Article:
Security

LastPass in 2FA lock down after 'fessing up to phishing attack

Password vault-plundering phishing bait lands on Github

Shmoocon Cloud castle for passwords LastPass has introduced mandatory sign in requirements for all new devices after security researcher Sean Cassidy dropped code allowing criminals to plunder vaults with mirror-perfect phishing attacks.

As of today, users who set two factor authentication will need to hop to their registered email accounts to approve the device they are using to sign into LastPass.

It was previously a requirement for daredevils not using two factor.

The change is a rapid move to quell online anarchy in the wake of research finding most users would likely be hosed in phishing attacks that request users enter their details including two factor authentication credentials into very legitimate-looking alerts.

Until hours ago it meant criminals could very quickly spin up pre-fab phishing pages or simply direct users to cross-site scripting -vulnerable legitimate sites .

Criminals could make their own phishing pages targeting the new LastPass version 4 "in less than a day", Cassidy says.

"I am publishing this [phishing] tool so that companies can pen-test themselves to make an informed decision about this attack and respond appropriately."

Attackers could block warning prompts that LastPass would normally throw in the event their vault master password is entered anywhere but the official website.

LostPass in Firefox: Spot the difference.

LostPass in Firefox: Spot the difference.

LastPass acknowledged the 'LostPass' attack in December and considered a less significant phishing issue.

Cassidy (@sean_a_cassidy) , chief technology wonk of Seattle-based security outfit Praesidio, published code to Github after giving a talk at the ShmooCon conference in Washington.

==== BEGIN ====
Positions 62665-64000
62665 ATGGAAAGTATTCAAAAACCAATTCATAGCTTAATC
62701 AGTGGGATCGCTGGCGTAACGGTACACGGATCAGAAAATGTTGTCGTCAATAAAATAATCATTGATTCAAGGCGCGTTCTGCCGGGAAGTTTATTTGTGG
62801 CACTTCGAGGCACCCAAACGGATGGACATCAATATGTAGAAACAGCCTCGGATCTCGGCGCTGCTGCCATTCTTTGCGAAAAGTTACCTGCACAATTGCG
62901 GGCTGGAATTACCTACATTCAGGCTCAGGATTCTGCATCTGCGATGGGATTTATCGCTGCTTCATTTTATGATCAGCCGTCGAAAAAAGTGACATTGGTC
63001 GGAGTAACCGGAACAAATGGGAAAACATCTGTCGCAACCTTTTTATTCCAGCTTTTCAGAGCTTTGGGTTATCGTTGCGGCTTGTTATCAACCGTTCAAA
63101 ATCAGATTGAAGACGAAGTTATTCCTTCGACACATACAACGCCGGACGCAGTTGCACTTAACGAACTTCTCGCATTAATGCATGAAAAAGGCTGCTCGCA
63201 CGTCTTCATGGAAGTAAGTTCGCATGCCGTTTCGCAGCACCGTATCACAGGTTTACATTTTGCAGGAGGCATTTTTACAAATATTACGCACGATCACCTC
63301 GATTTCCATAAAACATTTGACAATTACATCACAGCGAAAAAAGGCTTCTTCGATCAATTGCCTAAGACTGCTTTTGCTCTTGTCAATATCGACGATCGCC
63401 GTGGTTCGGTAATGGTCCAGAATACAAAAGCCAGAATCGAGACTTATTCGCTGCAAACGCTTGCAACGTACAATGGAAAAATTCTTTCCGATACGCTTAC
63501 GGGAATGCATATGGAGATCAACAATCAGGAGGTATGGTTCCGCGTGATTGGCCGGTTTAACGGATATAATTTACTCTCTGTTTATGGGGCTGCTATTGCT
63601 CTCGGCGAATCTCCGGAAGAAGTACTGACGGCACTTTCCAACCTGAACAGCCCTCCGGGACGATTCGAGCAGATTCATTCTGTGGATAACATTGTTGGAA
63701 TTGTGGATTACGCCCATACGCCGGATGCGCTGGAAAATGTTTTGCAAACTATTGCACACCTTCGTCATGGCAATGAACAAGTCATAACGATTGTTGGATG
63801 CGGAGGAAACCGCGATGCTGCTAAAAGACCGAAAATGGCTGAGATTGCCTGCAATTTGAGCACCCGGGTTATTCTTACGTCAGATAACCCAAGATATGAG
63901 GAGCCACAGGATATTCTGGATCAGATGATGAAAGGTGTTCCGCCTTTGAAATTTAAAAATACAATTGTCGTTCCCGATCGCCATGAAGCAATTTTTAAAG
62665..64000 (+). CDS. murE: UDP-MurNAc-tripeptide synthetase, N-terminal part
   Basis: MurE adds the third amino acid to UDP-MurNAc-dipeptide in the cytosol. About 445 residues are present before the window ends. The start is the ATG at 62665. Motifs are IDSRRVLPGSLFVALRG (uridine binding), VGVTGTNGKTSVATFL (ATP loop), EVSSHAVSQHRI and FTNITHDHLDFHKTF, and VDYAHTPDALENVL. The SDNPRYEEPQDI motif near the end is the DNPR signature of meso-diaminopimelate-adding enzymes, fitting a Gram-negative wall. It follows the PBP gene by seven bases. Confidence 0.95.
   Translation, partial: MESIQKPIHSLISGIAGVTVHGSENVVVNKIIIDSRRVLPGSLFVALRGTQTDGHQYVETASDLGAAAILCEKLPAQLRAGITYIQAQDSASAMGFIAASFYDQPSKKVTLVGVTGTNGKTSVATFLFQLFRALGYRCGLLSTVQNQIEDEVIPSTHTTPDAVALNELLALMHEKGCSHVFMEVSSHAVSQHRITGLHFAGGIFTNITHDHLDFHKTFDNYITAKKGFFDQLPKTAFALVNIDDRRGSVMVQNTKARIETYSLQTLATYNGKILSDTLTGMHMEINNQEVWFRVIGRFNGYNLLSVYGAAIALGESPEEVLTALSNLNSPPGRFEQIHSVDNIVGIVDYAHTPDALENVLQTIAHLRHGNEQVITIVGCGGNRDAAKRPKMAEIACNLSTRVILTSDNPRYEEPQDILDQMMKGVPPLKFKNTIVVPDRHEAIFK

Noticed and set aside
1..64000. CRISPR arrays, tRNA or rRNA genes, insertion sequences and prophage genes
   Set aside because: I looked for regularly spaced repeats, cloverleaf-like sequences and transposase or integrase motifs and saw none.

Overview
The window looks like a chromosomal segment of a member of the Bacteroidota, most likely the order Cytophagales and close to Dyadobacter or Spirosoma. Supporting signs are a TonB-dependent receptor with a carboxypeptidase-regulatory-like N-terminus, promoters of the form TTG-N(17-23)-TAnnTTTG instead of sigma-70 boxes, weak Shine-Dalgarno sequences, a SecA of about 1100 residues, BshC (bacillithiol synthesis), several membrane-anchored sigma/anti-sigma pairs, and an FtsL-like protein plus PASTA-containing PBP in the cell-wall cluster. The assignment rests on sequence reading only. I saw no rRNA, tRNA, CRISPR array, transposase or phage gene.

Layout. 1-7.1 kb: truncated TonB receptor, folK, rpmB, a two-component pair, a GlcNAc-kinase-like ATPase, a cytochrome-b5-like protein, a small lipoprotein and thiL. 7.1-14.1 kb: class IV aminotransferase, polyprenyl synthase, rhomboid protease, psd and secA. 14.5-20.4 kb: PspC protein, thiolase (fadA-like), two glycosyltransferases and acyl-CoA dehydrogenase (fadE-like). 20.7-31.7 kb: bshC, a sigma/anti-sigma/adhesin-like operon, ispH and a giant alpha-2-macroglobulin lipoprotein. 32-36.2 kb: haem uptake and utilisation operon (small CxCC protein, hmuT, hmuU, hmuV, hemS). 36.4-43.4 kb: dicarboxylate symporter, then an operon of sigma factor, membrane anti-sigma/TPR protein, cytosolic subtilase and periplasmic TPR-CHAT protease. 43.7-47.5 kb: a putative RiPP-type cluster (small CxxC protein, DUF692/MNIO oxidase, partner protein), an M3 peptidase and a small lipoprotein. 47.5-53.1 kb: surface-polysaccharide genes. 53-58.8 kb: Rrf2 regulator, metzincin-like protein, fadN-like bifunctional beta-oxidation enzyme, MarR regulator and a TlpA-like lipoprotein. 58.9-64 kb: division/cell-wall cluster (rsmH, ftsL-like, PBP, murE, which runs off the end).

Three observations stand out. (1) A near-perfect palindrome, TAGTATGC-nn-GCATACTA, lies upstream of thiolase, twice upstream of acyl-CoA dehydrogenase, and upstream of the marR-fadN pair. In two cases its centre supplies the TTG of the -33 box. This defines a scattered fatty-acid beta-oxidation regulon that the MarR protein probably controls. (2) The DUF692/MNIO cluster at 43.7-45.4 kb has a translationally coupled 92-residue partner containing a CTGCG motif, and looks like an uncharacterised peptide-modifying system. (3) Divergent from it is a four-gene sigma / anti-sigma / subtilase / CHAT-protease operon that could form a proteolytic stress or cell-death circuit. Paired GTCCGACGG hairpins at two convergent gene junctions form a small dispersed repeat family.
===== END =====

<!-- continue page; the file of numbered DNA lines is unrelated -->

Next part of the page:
He explains how attackers can create a banner -- or viewport -- to fool users into entering their credentials, and log victims out of their accounts using a known cross-site request forgery flaw open to any website.

"Unlike most phishing attacks, users won't be on their guard because this isn't supposed to be a secure website," Cassidy says.

"If they have LastPass installed, show the login expired notification and log the user out of LastPass [which] will make it appear to the user that they are truly logged out.

"Once the victim clicks on the fake banner, direct them to an attacker-controlled login page that looks identical to the LastPass one."

Attackers who get into accounts can add themselves as an emergency contact to ensure persistence, he says.

LastPass said email verification will all but neuter the attacks unless email accounts are also compromised.

"The verification process significantly reduces the threat of this phishing attack," the company says in a post to which it is directing concerned social media users.

"The attacker would need to gain access to the user’s email account as well, which could also be mitigated by two-factor authentication for their email account." ®

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